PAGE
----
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a time for conversion

I only have time for a ten-minute post, so I will try to keep this brief.
The season of Lent is upon us and, personally, it is one of my favorite times of year. In this season, the Church calls us more so than usual, to a life of conversion.
The life of a Catholic is a life of conversion. We are called to constantly strive to make tomorrow better than yesterday and the next day better than that. We are called to constantly look at our lives and then look at our model- Jesus Christ. He is perfect but we are not. We are called to constantly seek the perfection that we claim in using the name Christian.
The beauty of this season is that the entire Church takes a moment to breathe- to step back. We all look at ourselves and realize that none of us are close to reaching the goal. That’s okay though. That’s okay because God, in his infinite mercy, acknowledges that life is not simply about how perfect we are on the last day but the struggle and path we take to get there. Some of us have it easier than others; I have been complaining a lot as of late, but truth be told, the life of a white, male, student of meager means who calls a community like the University Catholic Center home does not have to face nearly the struggles of, for example, people in Africa trying to celebrate their faith as a priest or two is killed every other month for simply being a priest.
Back to the point, God, in his infinite mercy and love, knows that despite our failures we maintain a faith in him. We may forget the feeling of that faith, but it is still there. The season of Lent is the Church’s acknowledgement that, though we are sinners, we strive towards the everlasting life offered to us by Christ’s crucifixion and resurrection. The celebration of the offering of Christ’s life and his following resurrection is the culmination of this season of Lent. We are preparing ourselves to stand before God while remembering the most sacred of events. Christ institution of the Eucharist and the Priesthood on the night before he died. His death. His rising to new life. But, while we can never truly understand the mysteries that these events contain, we can not understand on even a merely human level, the mystery of those events without inner conversion and peace.
As we continually convert ourselves from the focus of this world to the focus of the next, we are continually preparing ourselves to experience the mysteries of Christ. Our conversions do not need to be great and grand all the time. While it is laudable and indeed quite a blessing when someone makes a grand conversion from complete darkness to light- someone, for example, who had previously been unchurched now entering into the light of Christianity- our conversions in our daily life are seldom ever going to be such huge events.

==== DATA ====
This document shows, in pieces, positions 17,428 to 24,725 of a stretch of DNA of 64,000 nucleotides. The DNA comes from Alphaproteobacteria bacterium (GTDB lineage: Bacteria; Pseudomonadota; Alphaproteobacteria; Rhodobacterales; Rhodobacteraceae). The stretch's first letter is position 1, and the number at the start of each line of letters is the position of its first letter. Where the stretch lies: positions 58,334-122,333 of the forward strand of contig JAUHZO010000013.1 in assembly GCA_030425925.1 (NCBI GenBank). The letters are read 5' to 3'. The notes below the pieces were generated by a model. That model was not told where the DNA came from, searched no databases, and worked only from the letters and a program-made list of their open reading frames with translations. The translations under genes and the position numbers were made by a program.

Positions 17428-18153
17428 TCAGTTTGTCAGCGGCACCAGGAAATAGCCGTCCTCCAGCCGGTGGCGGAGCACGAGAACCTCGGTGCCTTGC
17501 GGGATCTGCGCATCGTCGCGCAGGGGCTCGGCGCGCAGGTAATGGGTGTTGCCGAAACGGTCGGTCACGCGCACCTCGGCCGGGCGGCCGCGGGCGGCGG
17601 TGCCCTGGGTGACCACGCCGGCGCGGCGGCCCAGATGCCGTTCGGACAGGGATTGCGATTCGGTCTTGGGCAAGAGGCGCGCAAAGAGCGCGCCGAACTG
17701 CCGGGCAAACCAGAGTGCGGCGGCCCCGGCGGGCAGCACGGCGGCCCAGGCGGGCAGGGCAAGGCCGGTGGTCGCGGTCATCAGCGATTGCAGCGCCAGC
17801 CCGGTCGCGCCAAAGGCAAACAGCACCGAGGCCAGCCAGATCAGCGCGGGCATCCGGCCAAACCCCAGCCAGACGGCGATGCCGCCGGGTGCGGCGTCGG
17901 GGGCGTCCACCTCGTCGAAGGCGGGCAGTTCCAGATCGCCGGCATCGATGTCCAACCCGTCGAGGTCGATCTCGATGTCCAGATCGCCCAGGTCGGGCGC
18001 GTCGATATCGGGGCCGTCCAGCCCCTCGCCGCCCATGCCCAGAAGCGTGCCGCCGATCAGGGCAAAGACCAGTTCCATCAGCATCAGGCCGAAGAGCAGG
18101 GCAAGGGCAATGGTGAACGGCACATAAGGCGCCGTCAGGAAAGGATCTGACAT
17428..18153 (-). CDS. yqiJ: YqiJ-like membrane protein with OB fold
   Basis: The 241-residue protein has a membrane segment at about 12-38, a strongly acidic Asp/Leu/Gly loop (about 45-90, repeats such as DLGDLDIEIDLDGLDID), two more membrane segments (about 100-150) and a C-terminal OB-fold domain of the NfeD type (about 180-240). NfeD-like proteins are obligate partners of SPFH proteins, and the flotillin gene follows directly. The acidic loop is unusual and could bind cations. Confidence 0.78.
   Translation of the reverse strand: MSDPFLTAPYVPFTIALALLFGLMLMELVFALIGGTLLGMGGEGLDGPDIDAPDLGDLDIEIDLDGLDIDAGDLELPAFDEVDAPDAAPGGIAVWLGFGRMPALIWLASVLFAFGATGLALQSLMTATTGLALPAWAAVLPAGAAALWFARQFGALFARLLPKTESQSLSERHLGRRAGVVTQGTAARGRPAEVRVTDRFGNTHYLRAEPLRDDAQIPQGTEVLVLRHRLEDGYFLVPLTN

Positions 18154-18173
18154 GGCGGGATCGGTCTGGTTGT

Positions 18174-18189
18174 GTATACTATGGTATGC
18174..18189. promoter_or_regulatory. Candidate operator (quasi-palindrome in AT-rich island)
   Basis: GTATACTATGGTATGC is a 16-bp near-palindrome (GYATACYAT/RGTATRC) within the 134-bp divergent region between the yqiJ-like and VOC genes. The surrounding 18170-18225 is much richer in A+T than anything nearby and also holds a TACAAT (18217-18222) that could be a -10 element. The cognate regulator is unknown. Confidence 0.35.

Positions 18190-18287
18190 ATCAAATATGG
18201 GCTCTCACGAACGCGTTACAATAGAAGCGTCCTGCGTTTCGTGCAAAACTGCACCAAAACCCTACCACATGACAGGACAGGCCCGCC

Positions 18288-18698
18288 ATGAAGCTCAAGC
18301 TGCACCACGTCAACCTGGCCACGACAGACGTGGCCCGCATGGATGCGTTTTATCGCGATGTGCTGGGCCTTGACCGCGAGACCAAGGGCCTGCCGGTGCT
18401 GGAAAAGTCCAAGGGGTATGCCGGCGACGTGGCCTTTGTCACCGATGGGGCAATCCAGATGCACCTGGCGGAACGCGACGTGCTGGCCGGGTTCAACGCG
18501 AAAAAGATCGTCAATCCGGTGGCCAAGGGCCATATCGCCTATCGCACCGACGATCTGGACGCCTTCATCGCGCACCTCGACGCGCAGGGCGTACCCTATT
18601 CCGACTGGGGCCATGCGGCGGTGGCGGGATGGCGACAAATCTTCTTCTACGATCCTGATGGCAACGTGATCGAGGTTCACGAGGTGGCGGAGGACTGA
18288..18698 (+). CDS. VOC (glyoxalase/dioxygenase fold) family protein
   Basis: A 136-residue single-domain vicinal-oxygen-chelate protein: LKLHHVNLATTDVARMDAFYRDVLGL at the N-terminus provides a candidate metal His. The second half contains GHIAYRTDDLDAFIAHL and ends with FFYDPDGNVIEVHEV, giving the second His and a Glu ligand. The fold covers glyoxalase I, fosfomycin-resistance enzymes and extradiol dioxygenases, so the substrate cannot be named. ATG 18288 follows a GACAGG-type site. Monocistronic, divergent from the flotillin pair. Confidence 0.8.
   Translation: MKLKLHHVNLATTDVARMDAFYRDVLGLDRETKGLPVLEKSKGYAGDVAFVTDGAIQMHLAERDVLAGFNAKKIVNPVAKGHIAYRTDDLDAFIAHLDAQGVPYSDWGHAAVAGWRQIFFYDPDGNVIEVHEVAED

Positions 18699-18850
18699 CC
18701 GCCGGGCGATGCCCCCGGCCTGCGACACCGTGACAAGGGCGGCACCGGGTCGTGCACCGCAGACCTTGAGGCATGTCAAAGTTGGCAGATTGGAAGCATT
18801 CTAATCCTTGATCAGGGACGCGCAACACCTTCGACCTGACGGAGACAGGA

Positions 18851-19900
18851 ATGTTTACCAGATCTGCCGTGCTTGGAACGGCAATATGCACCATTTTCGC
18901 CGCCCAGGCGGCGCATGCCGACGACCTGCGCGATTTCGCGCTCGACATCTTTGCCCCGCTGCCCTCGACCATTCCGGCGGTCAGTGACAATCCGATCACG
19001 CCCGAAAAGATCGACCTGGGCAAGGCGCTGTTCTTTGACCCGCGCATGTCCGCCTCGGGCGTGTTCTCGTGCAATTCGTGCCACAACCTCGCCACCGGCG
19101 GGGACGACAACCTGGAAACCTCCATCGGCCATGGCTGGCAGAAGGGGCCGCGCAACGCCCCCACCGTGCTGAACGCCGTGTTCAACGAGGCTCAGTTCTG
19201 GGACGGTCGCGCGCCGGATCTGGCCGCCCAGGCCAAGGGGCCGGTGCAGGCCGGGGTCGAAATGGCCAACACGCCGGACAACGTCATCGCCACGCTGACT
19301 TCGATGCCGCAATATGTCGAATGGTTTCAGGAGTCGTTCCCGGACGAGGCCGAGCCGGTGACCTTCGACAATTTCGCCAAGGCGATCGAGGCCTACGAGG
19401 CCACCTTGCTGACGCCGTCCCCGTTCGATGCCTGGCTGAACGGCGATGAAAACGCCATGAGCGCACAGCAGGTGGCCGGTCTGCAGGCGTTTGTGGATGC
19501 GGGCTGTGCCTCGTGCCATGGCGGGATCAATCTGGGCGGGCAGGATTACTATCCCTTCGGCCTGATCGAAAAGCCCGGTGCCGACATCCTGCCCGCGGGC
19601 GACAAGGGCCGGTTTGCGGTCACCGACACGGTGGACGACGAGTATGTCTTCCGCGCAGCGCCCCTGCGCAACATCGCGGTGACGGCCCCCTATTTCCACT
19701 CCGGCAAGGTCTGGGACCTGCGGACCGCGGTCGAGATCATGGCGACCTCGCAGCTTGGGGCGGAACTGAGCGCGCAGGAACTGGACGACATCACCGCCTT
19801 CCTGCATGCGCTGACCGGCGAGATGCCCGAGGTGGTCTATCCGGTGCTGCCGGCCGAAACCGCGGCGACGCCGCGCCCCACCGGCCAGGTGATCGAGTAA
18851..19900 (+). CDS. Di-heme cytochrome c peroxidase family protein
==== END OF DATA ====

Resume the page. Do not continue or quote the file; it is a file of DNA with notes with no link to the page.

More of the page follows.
We hear in the lives of the Saints of many members of the Church Triumphant who led horrible lives of sin, found a great moment of conversion and then continued life being the greatest of all believers on earth. All of us, those who have had made great conversions and those who have not, are called to seek our sanctity in a much more subtle way. We are called to take each moment of every day and make it a moment of conversion. We fail in this and we are not perfect, but we are called to make forward progress.
The season of Lent is a natural season to remind us of that. The organic nature of Lent and Easter calls us to convert ourselves followed by great jubilation. This relationship, between acknowledging failures and celebrating the grace given by God, is what the Church constantly calls us towards- inside and outside of Lent.
During this holy season, through the grace of God, may we be filled with every strength and blessing so that we can live our lives as a constant conversion towards Christ.

By Brandon Kraft

My life is an open-source book.

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